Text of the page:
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Publication numberUS5586390 A
Publication typeGrant
Application numberUS 08/498,033
Publication dateDec 24, 1996
Filing dateJul 3, 1995
Priority dateJul 3, 1995
Fee statusLapsed
Publication number08498033, 498033, US 5586390 A, US 5586390A, US-A-5586390, US5586390 A, US5586390A
InventorsJosef J. Barr
Original AssigneeBarr; Josef J.
Export CitationBiBTeX, EndNote, RefMan
External Links: USPTO, USPTO Assignment, Espacenet
Method of making jewelry articles
US 5586390 A
A method of manufacturing articles of jewelry such as bracelets of curved planar configuration which permits substantial savings of precious metal materials. The method includes the use of a corresponding punch and die set to form the material from planar stock 0.008 to 0.020 inches thick to obtain a planar stamping, and the securing of a corresponding stamping of lining material, also of precious metal, within the hollow article so as to add rigidity and mechanical strength. In an alternate form, the lining material is formed integrally with the stamping and bent about the peripheral edges to form the liner.
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I claim:
1. The method of forming a generally planar article of jewelry which comprises the steps of:
a) providing a planar sheet of precious metal of thickness ranging from 0.008 to 0.020 inch;
b) using a corresponding male and female die set, stamping a portion of said sheet to form an article of overall rectangular configuration including a design in relief, and, including additional peripheral material along the longitudinal and end edges thereof;
c) bending said additional peripheral material through substantially 180 degrees to form a peripheral re-enforcing liner to increase the effective thickness of said article at the periphery thereof.
2. The method in accordance with claim 1, in which said peripheral material is folded to form a pair of right angle folds of approximately 90 degrees each.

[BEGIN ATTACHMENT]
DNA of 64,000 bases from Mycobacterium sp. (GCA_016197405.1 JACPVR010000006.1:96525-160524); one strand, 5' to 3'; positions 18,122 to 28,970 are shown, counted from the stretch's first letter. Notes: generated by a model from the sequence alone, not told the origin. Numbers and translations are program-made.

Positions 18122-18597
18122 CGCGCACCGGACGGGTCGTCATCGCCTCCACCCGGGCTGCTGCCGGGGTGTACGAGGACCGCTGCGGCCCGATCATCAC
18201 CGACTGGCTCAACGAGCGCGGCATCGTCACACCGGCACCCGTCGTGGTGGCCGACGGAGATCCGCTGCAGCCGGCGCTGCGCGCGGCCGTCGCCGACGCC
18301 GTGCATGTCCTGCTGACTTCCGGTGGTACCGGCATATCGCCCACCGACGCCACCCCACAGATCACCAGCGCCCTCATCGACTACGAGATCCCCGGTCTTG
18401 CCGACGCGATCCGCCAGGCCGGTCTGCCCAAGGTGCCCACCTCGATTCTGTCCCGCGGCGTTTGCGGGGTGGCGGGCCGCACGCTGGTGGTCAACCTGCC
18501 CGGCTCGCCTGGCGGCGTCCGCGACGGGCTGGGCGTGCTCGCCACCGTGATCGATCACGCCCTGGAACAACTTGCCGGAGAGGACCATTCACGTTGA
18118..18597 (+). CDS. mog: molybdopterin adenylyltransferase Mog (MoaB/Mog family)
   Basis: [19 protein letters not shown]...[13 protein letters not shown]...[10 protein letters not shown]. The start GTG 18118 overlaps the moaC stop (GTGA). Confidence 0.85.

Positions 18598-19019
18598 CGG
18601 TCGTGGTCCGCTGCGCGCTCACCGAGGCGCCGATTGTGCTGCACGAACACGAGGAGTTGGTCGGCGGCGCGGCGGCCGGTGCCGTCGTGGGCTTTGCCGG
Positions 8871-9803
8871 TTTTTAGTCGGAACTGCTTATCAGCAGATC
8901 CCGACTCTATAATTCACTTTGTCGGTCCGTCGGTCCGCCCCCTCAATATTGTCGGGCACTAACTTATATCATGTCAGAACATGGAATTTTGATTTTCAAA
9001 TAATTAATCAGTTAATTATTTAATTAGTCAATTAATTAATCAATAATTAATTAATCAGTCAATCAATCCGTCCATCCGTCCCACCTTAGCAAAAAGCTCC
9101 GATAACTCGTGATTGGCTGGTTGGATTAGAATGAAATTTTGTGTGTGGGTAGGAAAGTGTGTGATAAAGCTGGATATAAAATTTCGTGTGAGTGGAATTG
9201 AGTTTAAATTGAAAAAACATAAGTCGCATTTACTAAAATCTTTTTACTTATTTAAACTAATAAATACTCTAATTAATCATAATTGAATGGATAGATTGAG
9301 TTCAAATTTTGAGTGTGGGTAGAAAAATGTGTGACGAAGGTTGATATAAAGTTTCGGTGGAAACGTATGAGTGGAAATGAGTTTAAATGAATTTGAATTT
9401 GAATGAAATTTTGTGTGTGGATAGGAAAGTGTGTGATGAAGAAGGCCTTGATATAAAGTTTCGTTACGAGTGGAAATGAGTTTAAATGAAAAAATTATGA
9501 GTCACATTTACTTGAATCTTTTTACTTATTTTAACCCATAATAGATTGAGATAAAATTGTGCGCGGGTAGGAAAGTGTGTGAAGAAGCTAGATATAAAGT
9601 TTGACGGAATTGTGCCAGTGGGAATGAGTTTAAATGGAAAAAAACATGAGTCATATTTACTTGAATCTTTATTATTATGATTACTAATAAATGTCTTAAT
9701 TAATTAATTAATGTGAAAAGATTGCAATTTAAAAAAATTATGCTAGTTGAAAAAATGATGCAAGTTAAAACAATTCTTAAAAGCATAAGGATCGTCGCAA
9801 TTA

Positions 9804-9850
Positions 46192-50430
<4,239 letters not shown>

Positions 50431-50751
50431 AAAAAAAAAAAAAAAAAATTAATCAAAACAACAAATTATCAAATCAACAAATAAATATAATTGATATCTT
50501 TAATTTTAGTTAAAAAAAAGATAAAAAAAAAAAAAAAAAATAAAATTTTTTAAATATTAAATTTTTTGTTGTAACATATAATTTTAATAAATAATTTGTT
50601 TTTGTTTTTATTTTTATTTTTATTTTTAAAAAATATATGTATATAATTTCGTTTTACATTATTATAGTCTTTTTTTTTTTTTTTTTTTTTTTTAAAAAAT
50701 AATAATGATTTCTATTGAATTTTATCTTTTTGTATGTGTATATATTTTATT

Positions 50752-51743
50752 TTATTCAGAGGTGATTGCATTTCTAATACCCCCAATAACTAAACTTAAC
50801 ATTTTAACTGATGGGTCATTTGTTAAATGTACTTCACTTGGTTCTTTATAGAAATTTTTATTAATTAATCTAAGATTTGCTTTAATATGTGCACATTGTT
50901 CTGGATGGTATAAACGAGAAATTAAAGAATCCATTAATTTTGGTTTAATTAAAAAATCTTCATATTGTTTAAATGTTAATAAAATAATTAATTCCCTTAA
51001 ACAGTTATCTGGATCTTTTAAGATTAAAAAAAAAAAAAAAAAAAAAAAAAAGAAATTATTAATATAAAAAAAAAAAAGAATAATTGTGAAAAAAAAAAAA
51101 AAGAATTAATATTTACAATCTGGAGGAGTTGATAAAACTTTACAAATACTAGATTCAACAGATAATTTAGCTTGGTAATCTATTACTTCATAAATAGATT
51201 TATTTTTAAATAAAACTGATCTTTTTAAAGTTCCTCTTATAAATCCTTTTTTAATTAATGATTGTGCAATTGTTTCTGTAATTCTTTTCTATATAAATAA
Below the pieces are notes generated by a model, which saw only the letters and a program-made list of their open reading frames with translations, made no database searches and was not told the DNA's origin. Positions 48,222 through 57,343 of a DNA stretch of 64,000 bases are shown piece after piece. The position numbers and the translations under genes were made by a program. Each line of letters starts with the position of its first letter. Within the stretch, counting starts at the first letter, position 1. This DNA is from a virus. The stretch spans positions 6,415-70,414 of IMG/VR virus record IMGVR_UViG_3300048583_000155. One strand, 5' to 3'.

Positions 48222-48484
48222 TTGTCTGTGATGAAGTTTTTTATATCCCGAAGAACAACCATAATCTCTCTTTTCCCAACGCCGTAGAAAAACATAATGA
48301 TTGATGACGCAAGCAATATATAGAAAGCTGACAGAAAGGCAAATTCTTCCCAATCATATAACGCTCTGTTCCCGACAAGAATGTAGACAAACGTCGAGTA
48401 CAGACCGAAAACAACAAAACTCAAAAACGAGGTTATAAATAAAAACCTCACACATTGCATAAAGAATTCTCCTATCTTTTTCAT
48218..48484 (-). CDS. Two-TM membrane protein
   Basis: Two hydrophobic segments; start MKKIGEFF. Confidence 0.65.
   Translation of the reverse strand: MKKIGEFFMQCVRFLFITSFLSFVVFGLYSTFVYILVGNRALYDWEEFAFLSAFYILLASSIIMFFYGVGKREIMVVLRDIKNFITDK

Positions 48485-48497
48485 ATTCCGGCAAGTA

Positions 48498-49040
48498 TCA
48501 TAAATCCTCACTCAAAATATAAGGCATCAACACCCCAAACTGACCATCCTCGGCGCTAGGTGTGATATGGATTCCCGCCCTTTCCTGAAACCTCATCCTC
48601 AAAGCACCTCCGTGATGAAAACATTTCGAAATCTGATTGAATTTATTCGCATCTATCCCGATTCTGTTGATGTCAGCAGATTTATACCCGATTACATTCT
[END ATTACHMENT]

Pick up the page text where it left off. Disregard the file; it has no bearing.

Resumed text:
This invention relates generally to the field of manufacture of precious metal jewelry, and more particularly to the manufacture of articles of generally planar or curved articles such as bracelets and the like. Traditionally, most jewelry articles of this type have been formed by casting, using the so-called lost wax method. Such casting can be formed to include hollow portions in order to use less precious metal materials. However, such castings require a minimum thickness to assure sufficient mechanical strength, and as a result, material costs are relatively high. It is, of course, known in the art to form such articles from base metals and apply a covering ranging from a simple gold wash to a plating of substantial thickness. Such articles cannot be advertised or sold as gold jewelry, and, where the covering is relatively thin, the useful life of such articles is quite limited.

The shaping of various articles using corresponding punch and die sets and planar stock is a common expedient, but has been used in the jewelry art only to a very limited degree. The principal reason for such limited use lies in the fact that most precious metals are relatively soft and in thin section they are readily damaged.


Briefly stated, the invention contemplates the manufacture of precious metal articles of jewelry of generally planar configuration, in which the same are formed by a mating die set using relatively thin precious material sheet stock. Because of the relatively high ductility of the precious metal used, particularly gold sheets, relatively intricate configurations can be obtained without difficulty. Once formed, the rigidity of the finished article is increased to an acceptable level by providing a stiffening liner bordering the edges of the article which is soldered to the inner surface of the stamping. In another embodiment, the liner is formed by bending over the longitudinal and end edge areas of the stamping to create first and second peripheral edges using progressive dies which create an apparent increased thickness in the article.